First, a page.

North Korea tried to steal local bitcoin

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North Korea tried to steal local bitcoin

North Korean hackers targeted at least four local bitcoin exchanges earlier this year to steal digital currency, but failed, South Korea’s cyber police said Wednesday.

No damage has been reported yet. The breaches occurred from July 5 to Aug. 8 by hackers in North Korea, who used a form of attack known as “spear-phishing,” sending emails that appear innocuous but contain malicious software applications, according to police. The hackers sent 10 emails to 25 workers each at four different bitcoin exchanges, disguising themselves as officials from South Korean public institutions such as the police, prosecution, Seoul city government or Financial Security Institute. But none of the recipients opened their emails. If they had, said police, their computers would have been infected with a virus, enabling the hackers to infiltrate the companies’ network systems.

Authorities concluded the attacks were from North Korea because the hackers used the same IP address known to be used by the country in previous attacks. Of the nine fake email addresses the hackers used for the scheme, seven were from the local portal giant Naver, one was from Gmail and the other was from a different foreign website, police said. Four were stolen, while five were newly produced. Among the five email addresses newly made, two had gone through a smartphone authentication procedure. Police later found out the smartphones were hacked.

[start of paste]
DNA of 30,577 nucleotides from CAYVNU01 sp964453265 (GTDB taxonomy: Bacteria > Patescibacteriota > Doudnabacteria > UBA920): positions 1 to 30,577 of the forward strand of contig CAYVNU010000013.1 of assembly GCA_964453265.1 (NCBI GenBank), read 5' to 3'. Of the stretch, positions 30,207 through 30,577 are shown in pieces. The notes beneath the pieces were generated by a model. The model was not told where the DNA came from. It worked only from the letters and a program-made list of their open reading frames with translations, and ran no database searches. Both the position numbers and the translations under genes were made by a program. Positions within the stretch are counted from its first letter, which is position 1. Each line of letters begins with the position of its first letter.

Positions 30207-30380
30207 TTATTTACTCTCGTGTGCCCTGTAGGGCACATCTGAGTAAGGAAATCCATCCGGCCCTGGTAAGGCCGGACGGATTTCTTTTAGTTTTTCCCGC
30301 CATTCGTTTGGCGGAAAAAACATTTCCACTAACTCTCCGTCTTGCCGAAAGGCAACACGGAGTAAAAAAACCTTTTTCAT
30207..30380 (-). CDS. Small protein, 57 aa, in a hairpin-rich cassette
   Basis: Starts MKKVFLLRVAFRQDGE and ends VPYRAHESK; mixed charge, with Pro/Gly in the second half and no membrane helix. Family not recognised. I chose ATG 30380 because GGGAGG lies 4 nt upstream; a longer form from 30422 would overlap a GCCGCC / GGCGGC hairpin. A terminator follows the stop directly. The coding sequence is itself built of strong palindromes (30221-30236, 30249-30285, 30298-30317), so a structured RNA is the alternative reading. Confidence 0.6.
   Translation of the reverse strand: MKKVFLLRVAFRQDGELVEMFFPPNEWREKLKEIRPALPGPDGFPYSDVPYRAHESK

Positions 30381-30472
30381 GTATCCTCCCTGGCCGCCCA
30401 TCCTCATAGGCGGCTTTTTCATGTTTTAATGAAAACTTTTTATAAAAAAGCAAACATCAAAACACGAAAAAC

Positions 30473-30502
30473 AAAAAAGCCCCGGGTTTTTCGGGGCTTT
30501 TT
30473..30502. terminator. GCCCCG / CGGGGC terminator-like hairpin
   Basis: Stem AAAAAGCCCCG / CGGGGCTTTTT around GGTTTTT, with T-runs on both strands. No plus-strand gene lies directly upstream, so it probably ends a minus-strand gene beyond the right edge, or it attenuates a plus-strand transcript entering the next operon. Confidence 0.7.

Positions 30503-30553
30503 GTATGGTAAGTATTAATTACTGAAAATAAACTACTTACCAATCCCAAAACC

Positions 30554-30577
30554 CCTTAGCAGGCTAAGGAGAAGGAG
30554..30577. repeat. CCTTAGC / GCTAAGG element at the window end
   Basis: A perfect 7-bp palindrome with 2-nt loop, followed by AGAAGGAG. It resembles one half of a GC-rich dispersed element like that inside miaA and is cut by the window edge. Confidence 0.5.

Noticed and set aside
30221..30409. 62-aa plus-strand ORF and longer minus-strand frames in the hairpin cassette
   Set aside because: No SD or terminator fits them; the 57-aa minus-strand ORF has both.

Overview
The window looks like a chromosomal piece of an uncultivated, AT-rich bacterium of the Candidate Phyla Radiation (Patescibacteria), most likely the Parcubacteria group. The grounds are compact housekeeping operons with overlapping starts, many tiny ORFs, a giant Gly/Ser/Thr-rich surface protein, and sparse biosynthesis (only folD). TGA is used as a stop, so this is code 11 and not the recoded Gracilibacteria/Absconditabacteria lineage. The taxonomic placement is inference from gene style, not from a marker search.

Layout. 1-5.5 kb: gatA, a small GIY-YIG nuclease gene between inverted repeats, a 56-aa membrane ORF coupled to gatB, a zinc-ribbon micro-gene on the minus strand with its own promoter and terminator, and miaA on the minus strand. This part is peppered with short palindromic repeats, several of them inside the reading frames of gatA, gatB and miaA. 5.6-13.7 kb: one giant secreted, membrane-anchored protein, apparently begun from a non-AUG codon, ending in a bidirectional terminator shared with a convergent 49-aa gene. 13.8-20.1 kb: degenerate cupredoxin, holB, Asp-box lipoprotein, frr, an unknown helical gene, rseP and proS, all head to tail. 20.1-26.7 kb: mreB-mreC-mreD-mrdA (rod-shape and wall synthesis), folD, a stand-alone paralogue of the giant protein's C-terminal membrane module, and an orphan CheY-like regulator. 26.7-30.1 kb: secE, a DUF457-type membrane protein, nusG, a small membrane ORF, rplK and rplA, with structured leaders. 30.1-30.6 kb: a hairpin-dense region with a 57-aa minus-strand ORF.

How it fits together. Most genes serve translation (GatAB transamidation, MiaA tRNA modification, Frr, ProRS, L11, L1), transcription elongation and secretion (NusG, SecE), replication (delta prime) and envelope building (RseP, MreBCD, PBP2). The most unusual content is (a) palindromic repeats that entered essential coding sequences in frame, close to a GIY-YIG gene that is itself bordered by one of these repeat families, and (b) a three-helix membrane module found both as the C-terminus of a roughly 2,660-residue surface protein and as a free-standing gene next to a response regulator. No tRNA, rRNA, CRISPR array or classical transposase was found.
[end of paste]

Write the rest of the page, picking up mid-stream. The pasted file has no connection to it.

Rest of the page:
On Tuesday, Liberty Korea Party Rep. Shim Jae-cheol, a member of the parliamentary Strategy and Finance Committee, said North Korea tried to hack South Korea’s central bank on “multiple occasions” this year as well, but failed. Local defense contractors, on their part, are trying to block any possible attack in the future by separating their internal network systems from external web services, said Moon Sang-gyun, spokesman for the National Defense Ministry.

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